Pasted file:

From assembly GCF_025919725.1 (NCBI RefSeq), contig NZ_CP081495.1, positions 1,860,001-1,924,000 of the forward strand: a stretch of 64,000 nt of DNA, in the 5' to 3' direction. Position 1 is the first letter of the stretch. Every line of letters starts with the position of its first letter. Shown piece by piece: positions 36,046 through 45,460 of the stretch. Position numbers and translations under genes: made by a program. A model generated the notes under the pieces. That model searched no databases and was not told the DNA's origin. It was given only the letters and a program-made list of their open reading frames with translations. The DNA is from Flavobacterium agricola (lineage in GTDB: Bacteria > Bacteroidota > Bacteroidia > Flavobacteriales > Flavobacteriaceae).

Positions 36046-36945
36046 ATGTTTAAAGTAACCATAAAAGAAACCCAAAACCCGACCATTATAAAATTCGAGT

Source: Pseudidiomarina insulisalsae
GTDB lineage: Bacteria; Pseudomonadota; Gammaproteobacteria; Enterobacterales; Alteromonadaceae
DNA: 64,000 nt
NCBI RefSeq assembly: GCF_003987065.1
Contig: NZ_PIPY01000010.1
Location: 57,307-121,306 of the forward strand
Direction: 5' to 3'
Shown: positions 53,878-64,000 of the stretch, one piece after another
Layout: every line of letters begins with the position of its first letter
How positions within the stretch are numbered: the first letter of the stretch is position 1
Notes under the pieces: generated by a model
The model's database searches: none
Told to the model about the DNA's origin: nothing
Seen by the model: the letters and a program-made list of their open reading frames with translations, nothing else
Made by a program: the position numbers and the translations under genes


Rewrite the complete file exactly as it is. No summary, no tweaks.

From assembly GCF_025919725.1 (NCBI RefSeq), contig NZ_CP081495.1, positions 1,860,001-1,924,000 of the forward strand: a stretch of 64,000 nt of DNA, in the 5' to 3' direction. Position 1 is the first letter of the stretch. Every line of letters starts with the position of its first letter. Shown piece by piece: positions 36,046 through 45,460 of the stretch. Position numbers and translations under genes: made by a program. A model generated the notes under the pieces. That model searched no databases and was not told the DNA's origin. It was given only the letters and a program-made list of their open reading frames with translations. The DNA is from Flavobacterium agricola (lineage in GTDB: Bacteria > Bacteroidota > Bacteroidia > Flavobacteriales > Flavobacteriaceae).

Positions 36046-36945
36046 ATGTTTAAAGTAACCATAAAAGAAACCCAAAACCCGACCATTATAAAATTCGAGT

Source: Pseudidiomarina insulisalsae
GTDB lineage: Bacteria; Pseudomonadota; Gammaproteobacteria; Enterobacterales; Alteromonadaceae
DNA: 64,000 nt
NCBI RefSeq assembly: GCF_003987065.1
Contig: NZ_PIPY01000010.1
Location: 57,307-121,306 of the forward strand
Direction: 5' to 3'
Shown: positions 53,878-64,000 of the stretch, one piece after another
Layout: every line of letters begins with the position of its first letter
How positions within the stretch are numbered: the first letter of the stretch is position 1
Notes under the pieces: generated by a model
The model's database searches: none
Told to the model about the DNA's origin: nothing
Seen by the model: the letters and a program-made list of their open reading frames with translations, nothing else
Made by a program: the position numbers and the translations under genes